Battling artificial deadlines


Since I left Corporate America, I haven’t had any deadlines to meet. That is both a good and a bad thing. I no longer have the stress of a “drop dead” date. But, I also don’t have the motivating force behind “you better get this done!” So, I end up finding myself battling artificial deadlines.

Before we get into the meat of the post, let’s get our nomenclature straight. Over the past nine years, I’ve had plenty of appointments. Those are not deadlines, merely places you need to be. Things like doctors’ visits and service repairmen. Nothing terrible happens if you miss them, you just reschedule.

Probably the closest I’ve come to having actual deadlines is my Great North American Baseball Road Trip (GNABRT). That carefully mapped-out journey to catch a baseball game at all 30 major league parks did have some clearly defined days I “needed” to be in each city.

Hitting all these dates was really hard!

But…technically, those dates never truly qualified as deadlines. I was always able to reschedule a trip for later that same summer. Sure, I would be adding weeks (if not months) to my trip. And dollars. Lots and lots of dollars. But, even if I missed a stadium or two, nothing earth shattering would have happened.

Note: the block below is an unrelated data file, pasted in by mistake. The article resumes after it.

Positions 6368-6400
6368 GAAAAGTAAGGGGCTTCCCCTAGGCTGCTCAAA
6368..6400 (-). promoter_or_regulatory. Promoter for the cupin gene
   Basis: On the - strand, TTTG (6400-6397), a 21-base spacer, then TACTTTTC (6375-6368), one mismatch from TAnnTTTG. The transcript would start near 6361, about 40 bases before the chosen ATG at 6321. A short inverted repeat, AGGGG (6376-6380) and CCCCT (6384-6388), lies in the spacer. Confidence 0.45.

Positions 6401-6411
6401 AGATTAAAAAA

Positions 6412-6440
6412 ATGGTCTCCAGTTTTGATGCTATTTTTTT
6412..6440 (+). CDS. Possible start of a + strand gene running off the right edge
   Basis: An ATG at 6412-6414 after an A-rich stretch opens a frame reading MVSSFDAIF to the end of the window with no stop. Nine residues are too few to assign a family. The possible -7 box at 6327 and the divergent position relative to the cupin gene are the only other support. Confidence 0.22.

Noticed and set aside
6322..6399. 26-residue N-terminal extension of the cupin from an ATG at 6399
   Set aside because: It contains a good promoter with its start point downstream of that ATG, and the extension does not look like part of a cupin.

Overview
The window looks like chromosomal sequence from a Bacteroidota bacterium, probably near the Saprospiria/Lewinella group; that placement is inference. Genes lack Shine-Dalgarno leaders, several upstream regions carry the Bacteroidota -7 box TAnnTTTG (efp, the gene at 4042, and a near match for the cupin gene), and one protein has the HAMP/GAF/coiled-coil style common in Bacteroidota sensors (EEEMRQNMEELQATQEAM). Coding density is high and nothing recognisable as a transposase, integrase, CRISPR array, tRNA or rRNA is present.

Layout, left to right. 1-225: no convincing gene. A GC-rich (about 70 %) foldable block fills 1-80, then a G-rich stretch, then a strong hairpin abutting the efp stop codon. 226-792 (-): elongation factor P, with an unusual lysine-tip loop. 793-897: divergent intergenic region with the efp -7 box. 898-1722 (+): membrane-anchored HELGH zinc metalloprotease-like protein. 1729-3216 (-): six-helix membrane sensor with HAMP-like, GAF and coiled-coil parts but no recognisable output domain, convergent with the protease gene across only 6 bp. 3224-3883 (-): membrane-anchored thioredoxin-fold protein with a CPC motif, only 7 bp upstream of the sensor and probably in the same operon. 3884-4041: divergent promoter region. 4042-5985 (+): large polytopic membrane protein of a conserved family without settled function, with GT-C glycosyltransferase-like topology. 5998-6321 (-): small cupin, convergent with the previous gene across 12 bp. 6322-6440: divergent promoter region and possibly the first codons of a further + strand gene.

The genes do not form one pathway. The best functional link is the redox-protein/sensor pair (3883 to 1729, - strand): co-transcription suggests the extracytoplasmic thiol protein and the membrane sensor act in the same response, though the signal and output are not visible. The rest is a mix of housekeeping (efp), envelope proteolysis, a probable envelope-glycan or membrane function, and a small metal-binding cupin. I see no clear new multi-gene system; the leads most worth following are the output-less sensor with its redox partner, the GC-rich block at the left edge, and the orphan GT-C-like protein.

So, in fact, the only “real” deadlines I have truly had since my gainful employment ended have been “fake’. Leaving me with just the occasional chore of battling artificial deadlines.

I guess the most “real” of those artificial deadlines would be Halloween. If you don’t know by now my massive efforts on Halloween, you have a lot of remedial reading to catch up on. Let me help…

Halloween IS a hard deadline

Clearly, Halloween is a fixed date on the calendar, so it “sort of” makes my decorating and bag creating a deadline issue. But, my motivation actually stems from a more personal place and so the deadline doesn’t feel particularly onerous or demanding.

For all its associated pleasure, though, my cooking challenge is the best example of what I mean when I say I am battling artificial deadlines.

As a quick review, I set up a challenge to myself at the beginning of 2017 to cook a new recipe each month. Something I enjoy eating but have never cooked for myself before.

I successfully navigated 2017, but had a couple of close calls, including one last day of the month saving recipe. So far in 2018, I’ve also cut it close to the wire, including last month’s “cheat”.

A cheat in more ways than one!

It’s funny to me (“ha ha”, not curious) how I take this monthly challenge seriously. I have little other activity-based motivators in my life. Morning walks are more of a routine and I have no exceptional hobbies (I like to read, hardly deadline-inducing action).

So, although, again, nothing untoward would occur if I missed a month in my cooking challenge, I feel compelled to make sure I get something new cooked each month.

It’s not much, but it’s enough. Though they don’t carry the “sting” of my working-world deadlines, I actually appreciate it more when I’m battling artificial deadlines.

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